Ar Rahman Music Quotes

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Now AR Rahman app for music lovers
Anonymous
Kadri was one of the first to introduce the Western saxophone to Carnatic music. It took him nearly twenty years to really master that very complex instrument and finally do so. The man claims that when he met AR, he played him some thirty different Carnatic melodies on his saxophone.1 But AR wasn’t satisfied with any of them. Finally, Kadri played a melody known as Kalyanavasantham, a derived scale which did not possess all seven notes in the ascending scale, and AR exclaimed, ‘That’s it!
Krishna Trilok (Notes of a Dream: The Authorized Biography of A.R. Rahman)
On the day Roja released, Rahman’s younger sister Fathima was sitting in a theatre in Chennai with her friends, all set to watch the movie. The opening credits rolled, the film began and the first song—‘Chinna Chinna Aasai’ as you might guess—played with the movie’s heroine singing the song, scaling Chalakudy’s waterfall and playing in the verdant fields of the South Indian countryside. The song was already a hit and by the intermission, Fathima heard a very drunk man sitting in a seat behind her say, ‘Evano semayaa paattu pottu vachchurukaan da.’ (Whoever did the music for this has done a great job.) ‘That’s when I knew,’ she says with a laugh. ‘That’s when I knew my brother had got it right. I was so proud.
Krishna Trilok (Notes of a Dream: The Authorized Biography of A.R. Rahman)
Mani Ratnam is by no stretch of the imagination an expressive person. He does not show much emotion, except in his stories. But that does not mean he doesn’t feel it in real life. ‘I was stunned that day,’ he says, some twenty-five years later. ‘I could not believe what I was hearing. The music he played for me that day, it was fabulous.’ AR thought, at the time, that Mani Ratnam hated his music. ‘I didn’t think he would ever come back,’ he says.2 But a few days later, the director got in touch with AR and told him that he’d like to sign him on for his next film—as music director. ‘I love a lot of stuff,’ he said. ‘Let’s meet and I’ll tell you what will work for me.’3 It was a decision that would end up altering the course of AR’s life, as well as Tamil, Indian and world music and cinema.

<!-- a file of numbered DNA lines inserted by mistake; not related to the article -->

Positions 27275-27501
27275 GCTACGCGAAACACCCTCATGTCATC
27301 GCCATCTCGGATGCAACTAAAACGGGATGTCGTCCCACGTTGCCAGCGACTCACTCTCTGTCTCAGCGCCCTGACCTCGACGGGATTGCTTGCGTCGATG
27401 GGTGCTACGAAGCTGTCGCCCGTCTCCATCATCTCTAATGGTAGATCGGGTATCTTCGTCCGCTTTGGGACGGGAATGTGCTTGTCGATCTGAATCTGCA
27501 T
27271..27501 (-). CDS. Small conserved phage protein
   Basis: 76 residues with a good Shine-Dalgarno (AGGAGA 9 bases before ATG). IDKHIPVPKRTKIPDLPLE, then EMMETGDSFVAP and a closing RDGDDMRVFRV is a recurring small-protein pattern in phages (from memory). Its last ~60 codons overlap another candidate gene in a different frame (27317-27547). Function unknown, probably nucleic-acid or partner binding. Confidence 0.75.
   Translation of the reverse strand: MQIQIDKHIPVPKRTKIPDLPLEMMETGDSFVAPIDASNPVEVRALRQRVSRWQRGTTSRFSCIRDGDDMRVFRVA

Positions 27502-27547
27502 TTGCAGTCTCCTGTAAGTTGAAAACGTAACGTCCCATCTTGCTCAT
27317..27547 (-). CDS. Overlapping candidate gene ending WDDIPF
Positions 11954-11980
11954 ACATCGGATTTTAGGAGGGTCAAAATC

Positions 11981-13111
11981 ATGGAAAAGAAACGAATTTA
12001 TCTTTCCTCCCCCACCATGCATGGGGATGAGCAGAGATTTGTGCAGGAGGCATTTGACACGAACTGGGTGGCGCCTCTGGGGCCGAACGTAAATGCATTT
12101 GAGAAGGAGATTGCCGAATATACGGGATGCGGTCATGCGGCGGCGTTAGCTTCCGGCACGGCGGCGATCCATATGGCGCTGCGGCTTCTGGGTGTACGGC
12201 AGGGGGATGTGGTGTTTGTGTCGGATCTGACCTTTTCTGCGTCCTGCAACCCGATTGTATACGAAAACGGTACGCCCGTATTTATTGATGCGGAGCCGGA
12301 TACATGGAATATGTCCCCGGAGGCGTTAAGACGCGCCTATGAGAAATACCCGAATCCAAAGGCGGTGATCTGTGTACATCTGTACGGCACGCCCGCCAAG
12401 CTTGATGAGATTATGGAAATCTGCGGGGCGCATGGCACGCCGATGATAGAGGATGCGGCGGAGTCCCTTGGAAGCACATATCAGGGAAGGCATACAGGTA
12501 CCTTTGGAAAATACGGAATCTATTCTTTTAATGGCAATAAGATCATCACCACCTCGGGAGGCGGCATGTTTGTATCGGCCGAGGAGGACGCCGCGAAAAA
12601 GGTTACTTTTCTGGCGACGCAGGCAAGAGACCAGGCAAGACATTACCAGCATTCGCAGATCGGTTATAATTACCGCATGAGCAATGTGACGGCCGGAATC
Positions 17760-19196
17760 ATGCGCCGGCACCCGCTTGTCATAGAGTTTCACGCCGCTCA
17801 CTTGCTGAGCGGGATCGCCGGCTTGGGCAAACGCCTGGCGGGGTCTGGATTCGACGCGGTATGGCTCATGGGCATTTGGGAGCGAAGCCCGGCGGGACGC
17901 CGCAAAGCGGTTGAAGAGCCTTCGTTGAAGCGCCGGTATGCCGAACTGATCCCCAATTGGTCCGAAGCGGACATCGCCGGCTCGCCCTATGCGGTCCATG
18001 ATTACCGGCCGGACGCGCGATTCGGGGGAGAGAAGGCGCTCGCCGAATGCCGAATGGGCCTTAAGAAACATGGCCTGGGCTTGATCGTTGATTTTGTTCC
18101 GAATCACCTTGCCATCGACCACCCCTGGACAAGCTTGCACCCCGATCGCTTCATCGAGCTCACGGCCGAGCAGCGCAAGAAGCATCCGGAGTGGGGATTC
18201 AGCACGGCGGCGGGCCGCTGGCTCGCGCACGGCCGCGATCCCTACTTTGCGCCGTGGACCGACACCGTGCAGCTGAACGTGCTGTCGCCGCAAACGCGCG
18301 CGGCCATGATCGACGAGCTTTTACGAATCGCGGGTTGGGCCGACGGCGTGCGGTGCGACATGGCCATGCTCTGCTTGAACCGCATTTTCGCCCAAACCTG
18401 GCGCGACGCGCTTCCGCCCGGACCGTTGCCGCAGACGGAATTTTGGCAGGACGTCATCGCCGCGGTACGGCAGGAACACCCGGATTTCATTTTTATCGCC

Krishna Trilok (Notes of a Dream: The Authorized Biography of A.R. Rahman)
AR confesses that 1989 was a turning point in his life. ‘I had my studio at last,’ he says. ‘The only problem was that the room was an empty shell. I would sit in it and look around at the empty space and wonder if I could ever afford to buy any equipment to fill it.’1 Kareema Begum took yet another bold decision at that point. She sold all the gold jewellery she had saved for the marriage of her two younger daughters, Fathima and Ishrath. ‘We had to take loans too,’ recalls Fathima. ‘But Amma was very firm about it. I used to go with her to get a loan for the generator and so on.’ With all this money his mother managed to raise, AR got his first Fostex 16-track mixer-recorder. ‘Sitting in the music studio that night and staring at my new recorder, I felt like a king,’ says AR. ‘The new me was born . . .’2
Krishna Trilok (Notes of a Dream: The Authorized Biography of A.R. Rahman)